Connecticut River Academy’s First Graduation a Family Affair

The 28 students who made up the first graduating class of the Connecticut River Academy endured plenty of changes and transitions during their time on campus.

Taylor Wiggins of Windsor flashes a smile as she prepares to graduate from the Connecticut River Academy.

Taylor Wiggins of Windsor flashes a smile as she prepares to graduate from the Connecticut River Academy.

As evident at their graduation ceremony held Monday, the students are emerging from their experiences bonded as a family.

“We knew things might not go as planned, but we never gave up,” said graduate Ebony Kelly of East Hartford, Vice President of the Academy’s Class of 2013.

The Academy, which opened on Goodwin College’s River Campus in 2010, celebrated its graduates with an emotional ceremony. Family members filled the Goodwin Auditorium as the students reflected on their time at the Academy, as well as what lies ahead for them.

Many of the students were sophomores when the school opened,

Austin Shelton of Tolland shakes hands with Connecticut River Academy Principal Linda Dodona.

Austin Shelton of Tolland shakes hands with Connecticut River Academy Principal Linda Dodona.

taking the chance at attending a brand new school that would be unlike any they had previously experienced. Principal Linda Dadona quoted Martin Luther King, reiterating something she told the students on their first day of Orientation in the summer of 2010.

“He said, ‘faith is taking the first step even when you don’t see the whole staircase,’” Dadona said. “In August of 2010, we did not have a staircase, but you had faith in us.”

Goodwin College opened the Academy to ninth and tenth graders, drawing from school districts throughout the state. It was the College’s first magnet school, and while construction is ongoing rapidly on a permanent Connecticut River Academy, both the building and the concept were a work in progress.

Goodwin President Mark Scheinberg told the grads that their friendships will carry them far.

“There’s magic in the people sitting around you that will last your entire lifetime,” Scheinberg said.

Ebony Kelly of East Hartford and Ashley Bracken of Windsor Locks await the start of Commencement.

Ebony Kelly of East Hartford and Ashley Bracken of Windsor Locks await the start of Commencement.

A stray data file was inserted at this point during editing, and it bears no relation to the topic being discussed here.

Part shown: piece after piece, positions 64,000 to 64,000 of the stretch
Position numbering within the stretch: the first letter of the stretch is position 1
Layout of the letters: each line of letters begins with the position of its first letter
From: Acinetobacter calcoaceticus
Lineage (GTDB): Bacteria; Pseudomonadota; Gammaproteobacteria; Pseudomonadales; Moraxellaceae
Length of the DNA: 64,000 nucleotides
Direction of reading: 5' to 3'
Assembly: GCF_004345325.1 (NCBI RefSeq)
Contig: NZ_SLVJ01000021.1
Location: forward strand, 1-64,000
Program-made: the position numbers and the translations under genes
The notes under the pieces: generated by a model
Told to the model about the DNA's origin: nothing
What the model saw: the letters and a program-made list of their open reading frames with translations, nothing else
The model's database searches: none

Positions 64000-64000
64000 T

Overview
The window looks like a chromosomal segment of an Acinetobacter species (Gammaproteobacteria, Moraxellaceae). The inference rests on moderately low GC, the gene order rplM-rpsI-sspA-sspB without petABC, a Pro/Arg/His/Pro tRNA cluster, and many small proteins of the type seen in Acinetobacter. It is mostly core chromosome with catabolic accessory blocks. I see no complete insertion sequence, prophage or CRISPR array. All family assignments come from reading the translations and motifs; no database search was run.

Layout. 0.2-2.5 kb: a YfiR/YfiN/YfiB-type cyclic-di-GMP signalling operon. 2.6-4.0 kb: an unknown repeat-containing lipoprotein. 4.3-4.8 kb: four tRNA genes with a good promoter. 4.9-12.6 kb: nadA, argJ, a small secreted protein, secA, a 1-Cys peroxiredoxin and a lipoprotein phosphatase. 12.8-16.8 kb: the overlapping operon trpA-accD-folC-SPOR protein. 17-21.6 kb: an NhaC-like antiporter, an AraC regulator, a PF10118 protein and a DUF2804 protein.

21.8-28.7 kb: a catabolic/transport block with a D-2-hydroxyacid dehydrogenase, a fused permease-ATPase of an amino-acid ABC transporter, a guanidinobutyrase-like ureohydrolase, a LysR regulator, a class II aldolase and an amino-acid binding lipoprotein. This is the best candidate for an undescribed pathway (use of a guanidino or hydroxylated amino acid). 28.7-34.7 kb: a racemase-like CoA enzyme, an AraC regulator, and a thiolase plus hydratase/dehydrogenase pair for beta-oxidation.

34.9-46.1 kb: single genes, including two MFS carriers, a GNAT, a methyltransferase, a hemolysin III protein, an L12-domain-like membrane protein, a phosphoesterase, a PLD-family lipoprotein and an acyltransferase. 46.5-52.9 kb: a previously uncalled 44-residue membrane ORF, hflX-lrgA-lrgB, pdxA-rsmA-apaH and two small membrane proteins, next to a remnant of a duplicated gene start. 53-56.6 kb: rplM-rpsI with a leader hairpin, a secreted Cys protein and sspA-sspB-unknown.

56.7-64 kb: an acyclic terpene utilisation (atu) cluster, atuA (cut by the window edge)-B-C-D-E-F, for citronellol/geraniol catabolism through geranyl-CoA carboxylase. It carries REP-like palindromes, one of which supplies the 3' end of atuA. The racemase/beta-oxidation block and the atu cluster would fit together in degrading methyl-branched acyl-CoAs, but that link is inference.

The Academy has a curriculum centered on environmental science, utilizing its namesake river as a resource as well as the College itself. More than half of the grads took Goodwin courses, earning transferable college credits. Some even qualified for the Goodwin Dean’s and President’s Lists or had their work published in College media, such as The Beacon, the Goodwin literary magazine.

Enrollment at the Academy is climbing steadily, and once the school moves to its home further down Riverside Drive, up to 480 students may attend. The first class, however, was a very small one, which the students found to be a real blessing.

“Never forget that you have a bunch of people by your side who want to see you soar some more, including your classmates,” said Class President Kristen Alvarez, of Hartford.

Since the entire class was like an extended family, Alvarez shared her good wishes and memories of each of her classmates, individually reflecting on their talents and aspirations. She saved some strong praise for her mother, Alvarez’s “Superwoman,” for the sacrifices she made to help her daughter succeed.

“Look Mom, we did it,” Alvarez said. “Not just me, you made it, because we did this together.”

All the graduates are seeking further education or training upon leaving the Academy. Goodwin Board of Trustees Chair Maria Ellis also sent them on their way with the full blessing of the College.

“Anything you need going forward, you’re always part of the Goodwin family,” Ellis said.

Commencement Speaker Calvin Terrell, of Phoenix, Ariz., encourages the grads to be "peaceful warriors."

Commencement Speaker Calvin Terrell, of Phoenix, Ariz., encourages the grads to be “peaceful warriors.”

Commencement speaker Calvin Terrell previously worked with the Academy students and developed friendships with the grads and the faculty alike. Though based in Phoenix, he travels the country speaking to schools and inspiring learners of all ages to overcome educational inequality.

Terrell urged the students to be “instruments of peace,” to be steadfast, and to confront the challenges that generations past may have avoided or sidestepped.

“I look forward to seeing you on the path as peaceful warriors,” Terrell said.

Dadona told her grads that they had helped shape the future of the Connecticut River Academy and she wished them the best as they make the best of their own journeys.

“In the end, the Connecticut River Academy is what it is because of you,” Dadona said. “We must acknowledge that publicly tonight and say thank you. Thank you for having faith in us. Thank you for sharing the last three years with us.”

To see more photos, check out our Flickr album.

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Posted on June 18, 2013, in Uncategorized. Bookmark the permalink. Leave a comment.

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